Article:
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Sprout

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Reply with quote  #1 

I am interested if anyone has tried Justin Brooke’s method, as stated in his publication ‘Figs - Out of Doors’ (Published by Rupert Hart-Davies, London, 1954) for increasing crop production in colder climates by encouraging shorter compact growth.

He suggests achieving this by ring barking, about half an inch (1.3cm) width, from the main stem of a young fig tree, and then replacing the bark upside down and covering in the same way as covering a conventional graft to affect a secure union.

Anyone given it a go?......... What results did you get?


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Figs grown:  Madeleine des Deux Saisons’, ‘Osborn's Prolific’, 'Dalmatie', ‘Peter’s Honey’, ‘Kew Palace’, ‘Desert King’, ‘Ronde de Bordeaux’, ‘Rouge de Bordeaux’ and 'Ice Crystal'.
Location:     Guildford, Surrey, UK (Just south west of London).
Hardiness zone:   8b/9a (Based on the USDA system).
Latitude:  51°   Longitude  -0.56°
Sas

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Reply with quote  #2 
I'm not convinced that reducing the vigour a the fig tree by injuring the main stem results in increased production.
I found that quite often fig trees are capable of easily repairing themselves by creating new stems.
In addition, this claim is too general , since not all fig trees have the same growth habits.


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Sas from North Austin TX Zone 8B

LaFigue

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Reply with quote  #3 
Sprout, you can search F4F a topic in 2014 dealt with this. Also search the forum Tropical Fruit Growing
Topic: Bark Inversion to accelerate flowering on a seedling tree. They have an extensive discussion and references to various videos and papers.

Marcel

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eboone

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Reply with quote  #4 
Would have to read the book or section of the book to see exactly what he was claiming.  Did he cite experience with this or theory?
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Sprout

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Reply with quote  #5 

It’s in chapter five of his book. (I should mention that he was trying to grow figs as a commercial crop grown in the ground, Justin Brook was already a very successful fruit grower in the UK)

Premise #1:

Many figs grown in the ground in the UK produce ‘long sappy barren growth’ i.e. long internodal growth…..by reducing this internodal growth more figs can be produced in a smaller growing space.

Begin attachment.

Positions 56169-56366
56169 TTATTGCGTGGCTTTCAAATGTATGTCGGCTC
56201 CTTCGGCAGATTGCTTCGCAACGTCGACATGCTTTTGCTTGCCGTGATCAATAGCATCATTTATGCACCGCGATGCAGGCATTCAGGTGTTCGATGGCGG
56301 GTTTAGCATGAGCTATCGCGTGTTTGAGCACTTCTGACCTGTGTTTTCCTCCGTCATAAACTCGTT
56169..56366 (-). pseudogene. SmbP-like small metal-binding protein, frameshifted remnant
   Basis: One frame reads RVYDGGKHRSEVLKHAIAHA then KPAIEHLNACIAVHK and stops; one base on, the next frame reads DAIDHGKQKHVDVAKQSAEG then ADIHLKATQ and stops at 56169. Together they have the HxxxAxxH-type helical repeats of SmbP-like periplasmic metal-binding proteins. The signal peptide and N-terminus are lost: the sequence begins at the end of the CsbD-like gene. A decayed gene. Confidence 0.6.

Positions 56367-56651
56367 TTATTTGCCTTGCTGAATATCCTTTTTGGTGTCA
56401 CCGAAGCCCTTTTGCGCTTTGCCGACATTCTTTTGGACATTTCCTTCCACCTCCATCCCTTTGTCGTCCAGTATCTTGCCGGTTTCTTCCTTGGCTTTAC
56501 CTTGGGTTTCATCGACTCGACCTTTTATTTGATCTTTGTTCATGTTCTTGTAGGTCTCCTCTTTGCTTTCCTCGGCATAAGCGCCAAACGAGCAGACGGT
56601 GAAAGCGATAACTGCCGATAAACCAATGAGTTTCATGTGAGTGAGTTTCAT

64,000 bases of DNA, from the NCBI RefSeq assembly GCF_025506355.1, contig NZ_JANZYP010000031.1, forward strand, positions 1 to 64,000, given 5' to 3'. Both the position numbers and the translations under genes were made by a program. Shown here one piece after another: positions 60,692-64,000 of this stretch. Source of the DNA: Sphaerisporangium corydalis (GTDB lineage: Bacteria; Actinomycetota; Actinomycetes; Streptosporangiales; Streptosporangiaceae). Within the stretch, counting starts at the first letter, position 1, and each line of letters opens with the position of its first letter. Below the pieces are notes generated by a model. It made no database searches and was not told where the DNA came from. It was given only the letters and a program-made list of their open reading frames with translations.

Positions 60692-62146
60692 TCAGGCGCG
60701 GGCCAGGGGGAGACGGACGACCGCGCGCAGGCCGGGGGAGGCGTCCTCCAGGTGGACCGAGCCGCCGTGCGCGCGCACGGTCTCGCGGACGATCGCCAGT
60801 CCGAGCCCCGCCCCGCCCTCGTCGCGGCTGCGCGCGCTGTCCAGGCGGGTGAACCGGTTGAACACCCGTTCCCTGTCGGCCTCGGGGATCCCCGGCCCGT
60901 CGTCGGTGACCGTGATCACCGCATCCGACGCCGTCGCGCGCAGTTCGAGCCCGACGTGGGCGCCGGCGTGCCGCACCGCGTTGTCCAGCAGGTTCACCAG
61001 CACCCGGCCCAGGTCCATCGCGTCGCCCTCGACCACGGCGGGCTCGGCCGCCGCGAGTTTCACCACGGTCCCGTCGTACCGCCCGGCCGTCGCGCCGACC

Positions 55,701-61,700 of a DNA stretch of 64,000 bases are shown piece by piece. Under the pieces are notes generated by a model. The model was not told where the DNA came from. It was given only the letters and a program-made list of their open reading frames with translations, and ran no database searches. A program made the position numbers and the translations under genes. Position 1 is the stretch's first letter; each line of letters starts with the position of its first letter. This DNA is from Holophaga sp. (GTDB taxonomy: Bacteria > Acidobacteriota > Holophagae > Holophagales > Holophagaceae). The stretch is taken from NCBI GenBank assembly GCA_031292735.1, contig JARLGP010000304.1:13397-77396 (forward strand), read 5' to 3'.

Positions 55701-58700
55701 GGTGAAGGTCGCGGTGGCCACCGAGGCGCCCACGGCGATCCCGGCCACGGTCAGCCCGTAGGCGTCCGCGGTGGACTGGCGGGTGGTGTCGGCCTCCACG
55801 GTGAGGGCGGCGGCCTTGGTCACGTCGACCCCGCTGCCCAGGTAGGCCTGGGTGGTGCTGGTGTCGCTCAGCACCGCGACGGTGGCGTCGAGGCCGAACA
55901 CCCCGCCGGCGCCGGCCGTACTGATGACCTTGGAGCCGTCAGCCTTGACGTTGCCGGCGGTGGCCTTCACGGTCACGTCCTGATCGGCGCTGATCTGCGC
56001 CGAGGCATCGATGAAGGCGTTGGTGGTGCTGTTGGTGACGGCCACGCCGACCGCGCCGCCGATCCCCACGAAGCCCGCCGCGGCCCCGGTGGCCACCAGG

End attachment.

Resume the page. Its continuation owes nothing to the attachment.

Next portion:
Premise #2:

Fig trees with short internodal growth are hardier.

Aim:

To get the intermodal growth on figs grown in colder climates to be no more than three inches in length in order to maximise fruit quantity without diminishing fruit size.

Method he used:

He experimented on fig trees which were growing more than one stem from the ground, he did not reverse the bark on all the stems (the bark grafts were carried out in April/May when the sap was rising)….the result was the reversed barked stems grew with shorter internodes and therefore produced the desired result of producing more figs in a smaller space.

Justin Brooke uses the example of grafting scions onto rootstocks to achieve dwarfing, as his inspiration to try the above on figs.


Marcel - thank you I'll take a look





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Figs grown:  Madeleine des Deux Saisons’, ‘Osborn's Prolific’, 'Dalmatie', ‘Peter’s Honey’, ‘Kew Palace’, ‘Desert King’, ‘Ronde de Bordeaux’, ‘Rouge de Bordeaux’ and 'Ice Crystal'.
Location:     Guildford, Surrey, UK (Just south west of London).
Hardiness zone:   8b/9a (Based on the USDA system).
Latitude:  51°   Longitude  -0.56°
fignutty

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Reply with quote  #6 
Figs with "long sappy barren growth" are too vigorous. The excess vigor is caused by excess water and nitrogen. The obvious way to cure that issue is by reducing water and N. In a cool moist climate like the UK reducing water may be difficult. In that case maybe bark inversion would help. That's a difficult graft because cutting a perfectly square section of bark is difficult. So when inverted it may not fit nearly like it did right side up.

I might try it just to see what happens. How long of a section of bark is he talking?

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Sprout

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Reply with quote  #7 

Thanks for the interest in this…..I am lucky to work were we have one of the world’s best horticultural libraries, so I have a copy of the book in my hand.

Justin Brooke’s book mentions influences from two other sources on growing figs and the techniques used:

  • John Evelyn’s translation of the 17th Century work by Jean-Baptiste de la Quintinye - Director of the fruit and kitchen gardens of the French Royal households from 1670 to 1688, and the man given the task to produce fresh figs from June onwards for six months!! for the King, at the Palace of Versailles...... the book is called ‘The Compleat Gard’ner’ published in 1693

And

  • Professor Ira J Condit’s book called ‘The Fig’


Has anyone read these?


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Figs grown:  Madeleine des Deux Saisons’, ‘Osborn's Prolific’, 'Dalmatie', ‘Peter’s Honey’, ‘Kew Palace’, ‘Desert King’, ‘Ronde de Bordeaux’, ‘Rouge de Bordeaux’ and 'Ice Crystal'.
Location:     Guildford, Surrey, UK (Just south west of London).
Hardiness zone:   8b/9a (Based on the USDA system).
Latitude:  51°   Longitude  -0.56°
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